This topic provides an overview of the audio architecture that was introduced in Windows 8, to provide support for a combined hardware/software audio engine.
The audio engine in Windows 7 and some earlier versions of Windows, supported a software audio engine that allowed third-party developers to plug in software decoders, encoders, and other generic audio effects at specific points in the processing pipeline.
The following diagram shows the Windows 8 software audio engine.
As you can see in the preceding diagram, audio streams arrive in the software audio engine from the Windows audio session API (WASAPI) layer, and possibly through a higher-level API such as Media Foundation. In the software audio engine local effects (LFX), like volume control and muting are applied on a per-stream basis before the separate streams are mixed, and then passed through any available global effects (GFX) and sent to the speakers.
The hardware audio engine is implemented in the audio adapter, and largely mirrors the functionality of the software audio engine. And although Windows 8 supports hardware-offloaded audio processing, the audio driver for a given audio adapter is responsible for exposing the underlying capabilities of the audio hardware, using the topology shown in the following diagram.
As shown in the diagram, the hardware audio engine must accept a single host process stream and up to n offloaded streams. These offloaded streams are routed directly from the application layer to be processed in hardware. In other words, the offloaded streams will not be passed through the software audio engine. The diagram shows an implementation that was designed to handle up to three offloaded streams. The host process stream is the final output from the software mixer of all the streams that were processed in the software audio engine. Each hardware audio engine must also contain a hardware mixer.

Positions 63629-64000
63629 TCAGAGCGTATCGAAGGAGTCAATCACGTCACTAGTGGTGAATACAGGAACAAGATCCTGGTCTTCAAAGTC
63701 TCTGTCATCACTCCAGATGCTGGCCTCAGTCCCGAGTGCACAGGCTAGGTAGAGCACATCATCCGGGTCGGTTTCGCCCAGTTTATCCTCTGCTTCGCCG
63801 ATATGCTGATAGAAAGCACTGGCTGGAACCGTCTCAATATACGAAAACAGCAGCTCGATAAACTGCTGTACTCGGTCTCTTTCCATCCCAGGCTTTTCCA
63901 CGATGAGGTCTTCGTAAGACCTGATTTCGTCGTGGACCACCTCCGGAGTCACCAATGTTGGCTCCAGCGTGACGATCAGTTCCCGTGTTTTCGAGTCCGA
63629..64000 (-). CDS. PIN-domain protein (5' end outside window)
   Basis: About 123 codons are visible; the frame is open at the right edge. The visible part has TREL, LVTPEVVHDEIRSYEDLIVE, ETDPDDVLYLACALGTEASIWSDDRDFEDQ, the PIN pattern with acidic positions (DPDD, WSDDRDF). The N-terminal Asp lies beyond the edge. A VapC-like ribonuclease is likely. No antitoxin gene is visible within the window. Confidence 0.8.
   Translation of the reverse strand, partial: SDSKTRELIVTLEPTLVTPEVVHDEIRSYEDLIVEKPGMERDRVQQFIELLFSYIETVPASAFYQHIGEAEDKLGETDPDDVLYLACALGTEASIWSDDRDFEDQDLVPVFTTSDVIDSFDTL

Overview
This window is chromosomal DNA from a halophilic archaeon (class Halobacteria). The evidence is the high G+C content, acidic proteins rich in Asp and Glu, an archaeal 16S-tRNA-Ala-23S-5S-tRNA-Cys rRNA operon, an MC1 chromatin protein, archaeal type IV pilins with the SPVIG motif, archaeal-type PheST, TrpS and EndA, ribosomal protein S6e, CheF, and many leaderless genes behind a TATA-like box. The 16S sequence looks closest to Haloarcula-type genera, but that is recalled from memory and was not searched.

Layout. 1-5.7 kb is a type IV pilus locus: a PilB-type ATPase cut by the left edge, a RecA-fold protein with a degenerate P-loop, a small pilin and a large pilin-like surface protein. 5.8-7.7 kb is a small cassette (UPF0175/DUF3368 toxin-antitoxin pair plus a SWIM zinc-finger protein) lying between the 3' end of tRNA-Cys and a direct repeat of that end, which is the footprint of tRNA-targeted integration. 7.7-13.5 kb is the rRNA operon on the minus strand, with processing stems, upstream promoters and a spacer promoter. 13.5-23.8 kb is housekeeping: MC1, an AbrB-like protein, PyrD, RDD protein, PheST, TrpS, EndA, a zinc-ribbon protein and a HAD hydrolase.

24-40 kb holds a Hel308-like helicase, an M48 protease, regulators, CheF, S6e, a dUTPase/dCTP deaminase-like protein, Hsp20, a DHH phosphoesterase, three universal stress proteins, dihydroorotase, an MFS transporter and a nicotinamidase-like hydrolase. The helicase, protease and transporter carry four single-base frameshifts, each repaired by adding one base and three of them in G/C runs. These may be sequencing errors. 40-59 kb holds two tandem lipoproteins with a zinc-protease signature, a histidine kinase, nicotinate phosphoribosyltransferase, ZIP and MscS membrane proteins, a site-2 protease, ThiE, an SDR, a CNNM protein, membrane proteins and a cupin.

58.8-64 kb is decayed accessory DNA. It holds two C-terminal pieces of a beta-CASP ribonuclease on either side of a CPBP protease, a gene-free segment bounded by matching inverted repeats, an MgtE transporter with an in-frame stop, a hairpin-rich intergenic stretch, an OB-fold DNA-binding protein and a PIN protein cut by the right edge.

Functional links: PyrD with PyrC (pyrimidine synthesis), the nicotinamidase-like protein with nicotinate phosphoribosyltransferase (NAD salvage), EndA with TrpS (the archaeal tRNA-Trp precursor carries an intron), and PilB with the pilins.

In order to maintain parity with the software audio engine and the WASAPI interface, it is necessary for the hardware audio engine to provide the final audio output stream back to the audio stack in the form of a loopback stream. This is especially critical for applications and scenarios that rely on Acoustic Echo Cancellation, which requires knowledge of the final output stream to cancel echoes and prevent feedback.
In order to implement a path for a loopback stream, the audio driver is responsible for exposing a loopback pin. This pin will return the audio data from the final audio engine output, if the data is encoded to a PCM format. Otherwise, the post-mixing (but pre-encoding) result will be returned. This means that in the case of audio data that is processed with a hardware GFX that encodes to a non-PCM format, the loopback stream is taken directly after the hardware mixer, before the GFX stage in the hardware audio engine. For information about the new KS-filter topology that represents the hardware audio engine, see Implementation Overview.
The following diagram shows an overview of the resulting architecture when a hardware audio engine works in concert with the Windows 8 software audio engine.
This means that in a scenario where the audio driver has indicated its support for offloaded audio processing, the first n (in this case, three) streams that are initialized will be routed directly from the WASAPI layer to the hardware audio engine, bypassing the software audio engine. Any new audio streams subsequent to the n supported by the hardware audio engine will be routed through the software audio engine for processing. The resulting stream from the software audio engine is then sent to the hardware audio engine as a host process stream. The host process stream is mixed with the first n streams, GFX processing is applied, and the resulting stream is then sent to the speakers.